Activity time: 25 minutes
Materials for Activity
- Cardboard boxes, empty food containers, dowels, Popsicle sticks, pipe cleaners, string, wooden chopsticks and other interesting items for constructing a model playground
- Tape, scissors and color markers
- Newsprint, markers and tape
- Toy figures to play on the model playground
- Optional: A piece of rug or a grass mat to serve as the "lot" for the model playground. Online, you can purchase a grass mat intended for toy railroad sets. A piece of cardboard painted brown or green would also serve the purpose.
Preparation for Activity
- Gather the building materials for the model playground and place them and the toy figures on a work table.
- Find a safe place to store the finished playground model.
- Post blank newsprint where all can see it.
Description of Activity
The children experience the energy of a barn-raising by designing and building a model of a playground that welcomes everyone.
Tell the children, in your own words:
Now we are going to have our own barn-raising here. We are not really building a barn, but we will build something we all will appreciate: a community playground.
Indicate the toy figures you have brought. Say:
Let's pretend these are the children who will play in the playground when we are done. Our playground will be fun and safe and welcoming for everyone in our pretend community, as well as any of their friends who might like to come and play. What do you think we should have in our playground?
Affirm ideas and write them on newsprint. Fantastical ideas are fine, but guide children away from ideas that are very unsafe or likely to foster violence or exclusion. Lead the children to identify a few specific items that all or most of them want the playground to have (such as a slide, a tower, a sand box) and assign volunteers to make them. Write each child's name by an item they will help to make.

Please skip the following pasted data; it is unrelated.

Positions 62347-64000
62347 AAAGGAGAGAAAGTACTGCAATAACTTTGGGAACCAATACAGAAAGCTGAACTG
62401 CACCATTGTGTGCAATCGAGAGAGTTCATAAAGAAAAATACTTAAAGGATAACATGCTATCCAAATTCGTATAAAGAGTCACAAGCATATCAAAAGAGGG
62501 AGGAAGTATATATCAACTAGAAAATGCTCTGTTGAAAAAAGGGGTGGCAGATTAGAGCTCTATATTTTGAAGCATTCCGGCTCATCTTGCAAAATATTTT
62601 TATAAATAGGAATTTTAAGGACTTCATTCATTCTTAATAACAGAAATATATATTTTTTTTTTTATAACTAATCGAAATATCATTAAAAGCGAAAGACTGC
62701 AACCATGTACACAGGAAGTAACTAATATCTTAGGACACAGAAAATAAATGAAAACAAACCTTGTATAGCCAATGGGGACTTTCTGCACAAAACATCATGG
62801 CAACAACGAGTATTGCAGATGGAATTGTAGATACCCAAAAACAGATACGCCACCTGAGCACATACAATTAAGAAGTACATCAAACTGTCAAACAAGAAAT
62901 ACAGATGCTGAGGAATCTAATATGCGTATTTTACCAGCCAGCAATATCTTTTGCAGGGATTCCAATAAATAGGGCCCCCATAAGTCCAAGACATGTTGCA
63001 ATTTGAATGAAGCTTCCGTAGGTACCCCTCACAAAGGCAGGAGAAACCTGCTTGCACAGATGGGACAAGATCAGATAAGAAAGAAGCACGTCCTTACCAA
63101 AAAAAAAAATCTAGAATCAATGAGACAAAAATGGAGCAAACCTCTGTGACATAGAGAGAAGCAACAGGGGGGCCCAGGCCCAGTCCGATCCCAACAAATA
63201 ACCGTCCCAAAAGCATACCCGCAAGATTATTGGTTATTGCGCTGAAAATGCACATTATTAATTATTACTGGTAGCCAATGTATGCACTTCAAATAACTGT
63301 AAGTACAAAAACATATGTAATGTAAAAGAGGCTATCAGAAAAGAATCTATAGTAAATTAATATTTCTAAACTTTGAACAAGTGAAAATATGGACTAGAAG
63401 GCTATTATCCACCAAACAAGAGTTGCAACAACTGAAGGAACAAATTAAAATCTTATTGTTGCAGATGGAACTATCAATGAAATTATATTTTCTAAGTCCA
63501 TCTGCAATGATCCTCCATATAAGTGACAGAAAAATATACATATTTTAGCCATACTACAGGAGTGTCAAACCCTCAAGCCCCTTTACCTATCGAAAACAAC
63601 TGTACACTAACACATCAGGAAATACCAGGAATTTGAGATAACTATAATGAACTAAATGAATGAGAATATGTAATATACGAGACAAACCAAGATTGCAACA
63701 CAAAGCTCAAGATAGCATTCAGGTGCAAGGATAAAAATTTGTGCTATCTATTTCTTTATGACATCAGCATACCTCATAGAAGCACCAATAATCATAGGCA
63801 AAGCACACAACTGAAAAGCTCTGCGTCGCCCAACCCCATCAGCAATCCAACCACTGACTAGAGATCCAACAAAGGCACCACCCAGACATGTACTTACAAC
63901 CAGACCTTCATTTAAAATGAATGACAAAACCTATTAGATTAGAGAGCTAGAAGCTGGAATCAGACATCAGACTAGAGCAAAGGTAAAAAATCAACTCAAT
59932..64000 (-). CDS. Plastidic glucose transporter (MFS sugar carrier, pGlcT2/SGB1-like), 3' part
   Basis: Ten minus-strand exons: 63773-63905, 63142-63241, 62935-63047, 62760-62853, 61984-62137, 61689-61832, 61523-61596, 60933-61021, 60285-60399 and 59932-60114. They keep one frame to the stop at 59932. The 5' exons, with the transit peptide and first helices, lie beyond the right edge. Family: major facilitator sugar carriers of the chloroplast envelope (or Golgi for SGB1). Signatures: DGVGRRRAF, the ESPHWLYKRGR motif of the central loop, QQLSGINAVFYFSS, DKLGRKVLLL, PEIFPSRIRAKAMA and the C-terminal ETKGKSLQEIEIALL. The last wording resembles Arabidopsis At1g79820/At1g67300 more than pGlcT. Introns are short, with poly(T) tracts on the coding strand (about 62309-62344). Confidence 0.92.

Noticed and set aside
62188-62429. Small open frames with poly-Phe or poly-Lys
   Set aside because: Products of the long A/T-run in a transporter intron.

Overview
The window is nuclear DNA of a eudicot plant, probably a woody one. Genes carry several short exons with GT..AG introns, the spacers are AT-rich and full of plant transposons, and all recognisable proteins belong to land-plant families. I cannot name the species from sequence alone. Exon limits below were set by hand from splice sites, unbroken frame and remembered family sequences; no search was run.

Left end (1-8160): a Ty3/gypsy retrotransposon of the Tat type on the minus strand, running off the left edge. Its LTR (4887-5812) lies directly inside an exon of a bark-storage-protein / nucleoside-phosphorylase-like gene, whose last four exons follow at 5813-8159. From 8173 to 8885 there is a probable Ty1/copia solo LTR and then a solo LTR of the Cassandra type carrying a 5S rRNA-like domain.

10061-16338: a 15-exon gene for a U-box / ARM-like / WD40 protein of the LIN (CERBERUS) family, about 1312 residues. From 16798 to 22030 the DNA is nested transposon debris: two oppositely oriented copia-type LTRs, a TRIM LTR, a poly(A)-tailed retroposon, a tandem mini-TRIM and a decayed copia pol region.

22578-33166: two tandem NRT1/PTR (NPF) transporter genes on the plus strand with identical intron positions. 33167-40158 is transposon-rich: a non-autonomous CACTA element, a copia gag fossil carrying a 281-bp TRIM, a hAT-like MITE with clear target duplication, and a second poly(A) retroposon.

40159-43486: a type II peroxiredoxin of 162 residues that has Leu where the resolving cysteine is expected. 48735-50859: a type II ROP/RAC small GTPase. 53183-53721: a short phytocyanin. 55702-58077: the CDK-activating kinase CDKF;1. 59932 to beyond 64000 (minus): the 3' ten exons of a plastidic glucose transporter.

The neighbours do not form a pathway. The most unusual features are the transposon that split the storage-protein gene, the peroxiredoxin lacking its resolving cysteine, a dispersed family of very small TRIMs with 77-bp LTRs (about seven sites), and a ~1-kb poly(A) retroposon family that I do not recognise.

Invite the children to use the materials on the work table to build the items they have been assigned. Circulate among the children and ask them about their work. It is fine if some children work on their own to develop a new idea, but make sure they remain part of the group process.
With about five minutes left for this activity, ask the children to stop their work, bring their creations to the playground "lot," and share with the group what they have made. Welcome the toy "children" to the playground and let the group use the toys for some "play time."
Ask the children what it felt like to build the playground together and why it is a good place for all children. Elicit ideas about how children with different abilities and interests could use the playground, with questions such as:
- If somebody were afraid to climb the tower, what could they do at the playground?
- Do you think more swings, or different kinds of swings, might be good to add?
- What are some different ways the swings (or tower, or monkey bars) could be used?
- If someone came to the playground in a wheelchair, which parts could they go to? What could they do? Where could they play with other children?
Engage the group in cleaning up after this activity. If you are doing Activity 5, Welcome Celebration, explain that clean-up is necessary before the children can have a snack. It will be helpful if you have already designated a safe place to store the playground model and have bins to place unused materials. Reserve a piece of cardboard for the Wonder Box poster.
Including All Participants
It is important that the children plan a playground that will be accessible, safe and fun for every child in the group, as well as other children. Encourage inclusive thinking with questions like, "How could a child with a wheelchair use the playground?" / "What could a blind child do at this playground?" / "If somebody does not know how to use monkey bars, how could they play on this?"